The Circuit has not, however, expressly disavowed adherence
to the sliding scale approach. Thus, the open question
remains “whether the ‘likelihood of success'
factor is ‘an independent, free-standing requirement,
' or whether, in cases where the other three factors
strongly favor issuing an injunction, a plaintiff need only
raise a ‘serious legal question' on the
merits.” Aamer, 742 F.3d at 1043 (quoting
Sherley, 644 F.3d at 393, 398).
court need not resolve that question here, for whether the
court treats Plaintiff's likelihood of success as an
independent, freestanding requirement or evaluates all four
injunction factors on a sliding scale, the result is the
same: Plaintiff has not demonstrated that it is entitled to
an injunction pending appeal.
Plaintiff Has Not Demonstrated a Likelihood of Success on the
advances two reasons why it has demonstrated a likelihood of
success on the merits despite the court having ruled against
it. First, it contends that the court failed to address its
primary argument as to why the November 2016 Letter
constituted a legislative, rather than an interpretive, rule.
Second, Plaintiff submits that the case presents a close
legal question in an ambiguous area of the law, which should
cut in favor of granting injunctive relief pending appeal.
The court addresses each argument in turn.
Whether the FTC's November 2016 Letter Substantively
Amends Prior Regulations
asserts that it has made out a substantial case on the merits
because the FTC's November 2016 Letter can only be
properly understood as a legislative rule that worked a
substantive change in the law governing the telemarketing
industry. Plaintiff contends that “this [c]ourt did not
squarely address [its] principal argument”:
“Because the FTC's prohibition on any outbound
telemarketing call that delivers ‘a prerecorded
message' (the ‘robocall prohibition') cannot
reasonably be interpreted to prohibit soundboard calls, the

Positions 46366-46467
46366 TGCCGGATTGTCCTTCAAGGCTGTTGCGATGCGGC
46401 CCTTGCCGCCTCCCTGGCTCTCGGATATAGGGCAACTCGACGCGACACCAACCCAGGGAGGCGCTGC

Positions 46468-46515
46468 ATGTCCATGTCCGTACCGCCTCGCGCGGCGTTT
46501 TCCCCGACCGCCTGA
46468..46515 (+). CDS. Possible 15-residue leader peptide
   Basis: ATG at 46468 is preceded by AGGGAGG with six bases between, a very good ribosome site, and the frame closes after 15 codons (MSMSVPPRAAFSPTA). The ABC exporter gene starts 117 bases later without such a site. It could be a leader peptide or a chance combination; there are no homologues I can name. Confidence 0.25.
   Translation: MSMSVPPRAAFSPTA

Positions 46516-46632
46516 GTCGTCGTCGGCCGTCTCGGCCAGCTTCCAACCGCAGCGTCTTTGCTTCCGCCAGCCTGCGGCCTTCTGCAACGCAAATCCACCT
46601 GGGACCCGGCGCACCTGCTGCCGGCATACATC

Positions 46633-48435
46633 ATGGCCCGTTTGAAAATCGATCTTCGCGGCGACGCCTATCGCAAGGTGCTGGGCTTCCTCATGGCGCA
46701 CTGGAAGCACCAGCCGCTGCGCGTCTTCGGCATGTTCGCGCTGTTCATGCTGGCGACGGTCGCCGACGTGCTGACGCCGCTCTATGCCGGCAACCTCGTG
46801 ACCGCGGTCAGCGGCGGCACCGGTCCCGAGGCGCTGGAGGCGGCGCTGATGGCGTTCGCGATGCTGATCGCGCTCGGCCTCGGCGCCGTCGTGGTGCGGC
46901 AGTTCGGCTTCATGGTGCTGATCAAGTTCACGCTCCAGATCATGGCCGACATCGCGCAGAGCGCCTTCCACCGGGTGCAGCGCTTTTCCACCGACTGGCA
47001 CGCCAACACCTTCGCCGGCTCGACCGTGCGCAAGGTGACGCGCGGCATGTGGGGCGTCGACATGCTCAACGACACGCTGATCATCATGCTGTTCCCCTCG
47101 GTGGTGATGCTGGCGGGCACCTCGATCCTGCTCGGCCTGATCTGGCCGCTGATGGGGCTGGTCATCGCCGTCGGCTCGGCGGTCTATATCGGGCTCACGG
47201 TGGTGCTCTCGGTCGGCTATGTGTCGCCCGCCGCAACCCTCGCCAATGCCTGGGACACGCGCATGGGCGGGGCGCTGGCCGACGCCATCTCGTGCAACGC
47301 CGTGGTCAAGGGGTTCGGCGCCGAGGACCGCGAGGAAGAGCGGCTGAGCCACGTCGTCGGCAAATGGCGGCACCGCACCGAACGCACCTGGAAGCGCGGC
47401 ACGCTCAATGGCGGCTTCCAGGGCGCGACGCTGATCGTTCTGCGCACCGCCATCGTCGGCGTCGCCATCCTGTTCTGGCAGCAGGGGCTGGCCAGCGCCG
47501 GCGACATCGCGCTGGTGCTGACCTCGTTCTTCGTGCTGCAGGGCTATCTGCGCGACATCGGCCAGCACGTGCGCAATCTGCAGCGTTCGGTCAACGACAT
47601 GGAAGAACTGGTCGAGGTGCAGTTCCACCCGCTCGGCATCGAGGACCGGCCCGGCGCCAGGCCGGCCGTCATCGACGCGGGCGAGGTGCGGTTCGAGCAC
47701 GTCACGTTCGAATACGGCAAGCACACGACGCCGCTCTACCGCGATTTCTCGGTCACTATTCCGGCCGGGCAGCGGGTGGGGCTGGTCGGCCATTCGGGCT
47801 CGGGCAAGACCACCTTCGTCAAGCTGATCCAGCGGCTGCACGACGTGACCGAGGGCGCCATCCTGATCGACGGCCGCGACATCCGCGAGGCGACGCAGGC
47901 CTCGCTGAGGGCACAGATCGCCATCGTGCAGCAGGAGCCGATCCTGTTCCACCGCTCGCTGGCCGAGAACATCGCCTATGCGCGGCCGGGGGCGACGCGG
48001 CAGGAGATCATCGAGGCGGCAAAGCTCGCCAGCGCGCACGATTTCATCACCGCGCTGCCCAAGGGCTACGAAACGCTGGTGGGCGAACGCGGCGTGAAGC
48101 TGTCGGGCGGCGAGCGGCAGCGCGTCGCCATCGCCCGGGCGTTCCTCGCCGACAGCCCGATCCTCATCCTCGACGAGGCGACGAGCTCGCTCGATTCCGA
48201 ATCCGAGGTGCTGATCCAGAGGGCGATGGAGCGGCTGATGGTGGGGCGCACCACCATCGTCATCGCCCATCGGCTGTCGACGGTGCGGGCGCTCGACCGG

November letter cannot be justified as merely an
interpretation of the robocall prohibition.” Pl.'s
Mot. at 4. Stated another way, Plaintiff argues that
“the [robocall] prohibition cannot fairly be understood
to authorize the FTC to prohibit calls made using soundboard
technology.” Id. at 6.
to Plaintiff's contention, the court did not
“stop short” of addressing Plaintiff's
“principal argument.” Id. at 4, 8. The
court recognized that the dividing line between legislative
and interpretive rules-albeit not a bright one-is exactly
where Plaintiff would draw it in this case. As the court
wrote: “The distinguishing characteristic between the
two [types of rules], therefore, is whether the new rule
effects a ‘substantive' regulatory change to the
statutory or regulatory regime.” Soundboard
Ass'n, 2017 WL 1476116, at *10 (internal quotation
marks omitted). Or, as the Circuit stated in U.S. Telecom
Association v. FCC: “[F]idelity to the rulemaking
requirements of the APA bars courts from permitting agencies
to avoid those requirements by calling a substantive
regulatory change an interpretative rule.” 400 F.3d 29,
35 (D.C. Cir. 2005). By finding the November 2016 Letter to be
an interpretive rule, the court correlatively concluded that
the Letter did not effect a substantive change to the
regulatory regime. Indeed, the ...